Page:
Home Sales On Track For Worst Year Ever
The number of new homes sold has hit another low, putting sales on track to finish this year as the worst on records dating back half a century.
As recently as January, experts were predicting a relatively healthy recovery in home sales, with an expected 700,000 units to be sold. The reality is far more dismal. July and August sales fell to a seasonally adjusted annual rate of 298,000.
Housing remains the weakest part of the economy. Last year was the worst for new-home sales on records that go back nearly 50 years.
All types of home sales remain weak. High unemployment, larger required down payments and tougher lending standards are preventing many people from buying homes. Plunging stocks and a growing fear that the U.S. could tip back into another recession are also keeping people from buying. Prices have dropped more since the recession started, on a percentage basis, than during the Great Depression of the 1930s. It took 19 years for prices to fully recover after the Depression.
Reward Certifies to New ASTM Standard
In July, Reward Wall Systems became the first insulated concrete form to be officially certified to the new ASTM E2634 standard. This new standard will be referenced in the next 2012 IRC and IBC codes, and is titled Standard Specification for Flat Wall Insulating Concrete Form (ICF) Systems.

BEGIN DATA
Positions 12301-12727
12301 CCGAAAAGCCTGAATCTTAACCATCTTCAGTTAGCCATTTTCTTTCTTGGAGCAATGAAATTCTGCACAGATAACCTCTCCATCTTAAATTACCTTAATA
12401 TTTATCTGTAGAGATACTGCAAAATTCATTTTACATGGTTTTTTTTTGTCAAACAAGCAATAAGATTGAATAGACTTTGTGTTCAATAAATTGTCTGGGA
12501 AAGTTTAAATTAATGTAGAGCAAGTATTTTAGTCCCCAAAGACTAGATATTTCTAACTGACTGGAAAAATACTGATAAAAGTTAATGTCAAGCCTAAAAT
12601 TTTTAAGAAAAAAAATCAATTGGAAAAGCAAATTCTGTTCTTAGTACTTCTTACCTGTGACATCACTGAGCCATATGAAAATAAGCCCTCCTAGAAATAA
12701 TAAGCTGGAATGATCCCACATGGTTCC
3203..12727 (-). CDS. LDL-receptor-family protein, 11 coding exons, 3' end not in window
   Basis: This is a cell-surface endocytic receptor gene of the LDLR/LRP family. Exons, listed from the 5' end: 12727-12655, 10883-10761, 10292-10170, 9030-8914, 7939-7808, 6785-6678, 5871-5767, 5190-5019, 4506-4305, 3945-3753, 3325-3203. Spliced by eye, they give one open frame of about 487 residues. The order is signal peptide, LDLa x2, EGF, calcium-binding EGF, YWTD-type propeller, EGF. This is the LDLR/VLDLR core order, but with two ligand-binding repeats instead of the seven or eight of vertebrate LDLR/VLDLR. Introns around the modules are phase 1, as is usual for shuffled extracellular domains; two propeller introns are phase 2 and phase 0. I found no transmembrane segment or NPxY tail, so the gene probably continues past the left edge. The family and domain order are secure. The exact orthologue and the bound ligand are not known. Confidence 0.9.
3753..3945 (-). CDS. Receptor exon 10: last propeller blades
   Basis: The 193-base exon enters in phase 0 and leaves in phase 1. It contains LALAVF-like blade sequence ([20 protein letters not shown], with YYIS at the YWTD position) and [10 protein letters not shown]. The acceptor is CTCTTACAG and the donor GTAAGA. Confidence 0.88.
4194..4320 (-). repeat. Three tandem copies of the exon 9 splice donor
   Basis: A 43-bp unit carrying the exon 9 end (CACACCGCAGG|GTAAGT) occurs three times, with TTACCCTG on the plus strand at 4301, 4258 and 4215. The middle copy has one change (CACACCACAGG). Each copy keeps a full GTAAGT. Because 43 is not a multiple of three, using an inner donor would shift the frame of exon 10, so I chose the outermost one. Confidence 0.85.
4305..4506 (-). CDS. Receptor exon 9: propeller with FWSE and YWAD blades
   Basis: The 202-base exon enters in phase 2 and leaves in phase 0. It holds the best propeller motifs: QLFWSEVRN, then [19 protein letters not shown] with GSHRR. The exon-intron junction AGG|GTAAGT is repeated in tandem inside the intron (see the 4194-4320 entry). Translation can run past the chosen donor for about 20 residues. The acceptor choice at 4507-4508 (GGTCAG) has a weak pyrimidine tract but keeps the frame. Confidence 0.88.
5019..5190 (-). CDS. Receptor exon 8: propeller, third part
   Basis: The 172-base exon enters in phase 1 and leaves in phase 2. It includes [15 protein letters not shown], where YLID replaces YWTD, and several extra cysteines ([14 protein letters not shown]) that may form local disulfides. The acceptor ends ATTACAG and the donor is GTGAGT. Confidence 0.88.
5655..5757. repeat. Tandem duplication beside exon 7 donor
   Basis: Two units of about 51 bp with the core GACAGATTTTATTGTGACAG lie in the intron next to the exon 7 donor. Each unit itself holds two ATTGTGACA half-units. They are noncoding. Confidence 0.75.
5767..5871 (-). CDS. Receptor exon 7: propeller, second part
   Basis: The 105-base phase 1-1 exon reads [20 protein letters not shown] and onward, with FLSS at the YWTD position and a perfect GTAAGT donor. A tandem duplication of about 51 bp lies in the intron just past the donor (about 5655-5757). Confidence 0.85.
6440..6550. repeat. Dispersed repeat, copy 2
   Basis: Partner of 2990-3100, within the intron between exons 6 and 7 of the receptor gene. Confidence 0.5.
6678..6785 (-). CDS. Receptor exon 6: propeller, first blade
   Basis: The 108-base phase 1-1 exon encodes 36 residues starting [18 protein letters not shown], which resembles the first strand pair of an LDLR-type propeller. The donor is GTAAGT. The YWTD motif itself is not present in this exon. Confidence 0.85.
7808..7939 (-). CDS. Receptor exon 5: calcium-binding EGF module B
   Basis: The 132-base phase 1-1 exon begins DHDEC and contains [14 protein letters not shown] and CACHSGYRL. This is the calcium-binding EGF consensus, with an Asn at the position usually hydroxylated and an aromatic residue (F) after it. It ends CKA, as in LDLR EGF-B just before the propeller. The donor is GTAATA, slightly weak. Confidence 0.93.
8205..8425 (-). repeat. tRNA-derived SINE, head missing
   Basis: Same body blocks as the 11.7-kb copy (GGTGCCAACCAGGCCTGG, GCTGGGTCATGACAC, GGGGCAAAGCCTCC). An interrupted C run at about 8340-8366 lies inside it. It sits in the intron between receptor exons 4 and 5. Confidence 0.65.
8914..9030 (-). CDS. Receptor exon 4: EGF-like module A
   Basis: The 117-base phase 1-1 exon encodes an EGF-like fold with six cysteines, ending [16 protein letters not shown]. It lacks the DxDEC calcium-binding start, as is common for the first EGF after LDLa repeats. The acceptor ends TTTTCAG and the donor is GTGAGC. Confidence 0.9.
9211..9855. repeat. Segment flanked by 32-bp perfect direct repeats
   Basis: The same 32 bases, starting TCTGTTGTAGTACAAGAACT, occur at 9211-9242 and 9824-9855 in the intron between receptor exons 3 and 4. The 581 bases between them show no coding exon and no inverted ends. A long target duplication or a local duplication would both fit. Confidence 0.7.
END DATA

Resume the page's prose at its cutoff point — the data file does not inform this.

The new ASTM standard was created to promote more consistency, acceptance, and credibility for the ICF market. Code officials and the design community will use the standard to ensure a minimum requirement is meant.
Kelvin Doerr, Reward’s VP of Engineering, was part of the committee that develop ASTM E2634. He said, “After taking many years to finalize this standard, there is now a minimum benchmark to be part of our ICF industry.
Reward has always been on the forefront of industry advancements, which is why we wanted to be first to comply with the new standard and to continually lead the ICF industry in innovation and market acceptance.”
For more information on the new ASTM E2634 standard, call Kelvin Doerr at 1-800-468-6344.
Free ICF Home Plans For Disaster Victims
The award-winning design studio of Robert Klob Designs, Inc. is offering six stock home plans free to anyone directly affected by the recent outbreak of storms and natural disasters earlier this summer.
All of the plans will be designed with Insulated Concrete Forms (ICFs) that offer structural integrity, safety and energy efficiency like no other individual building component.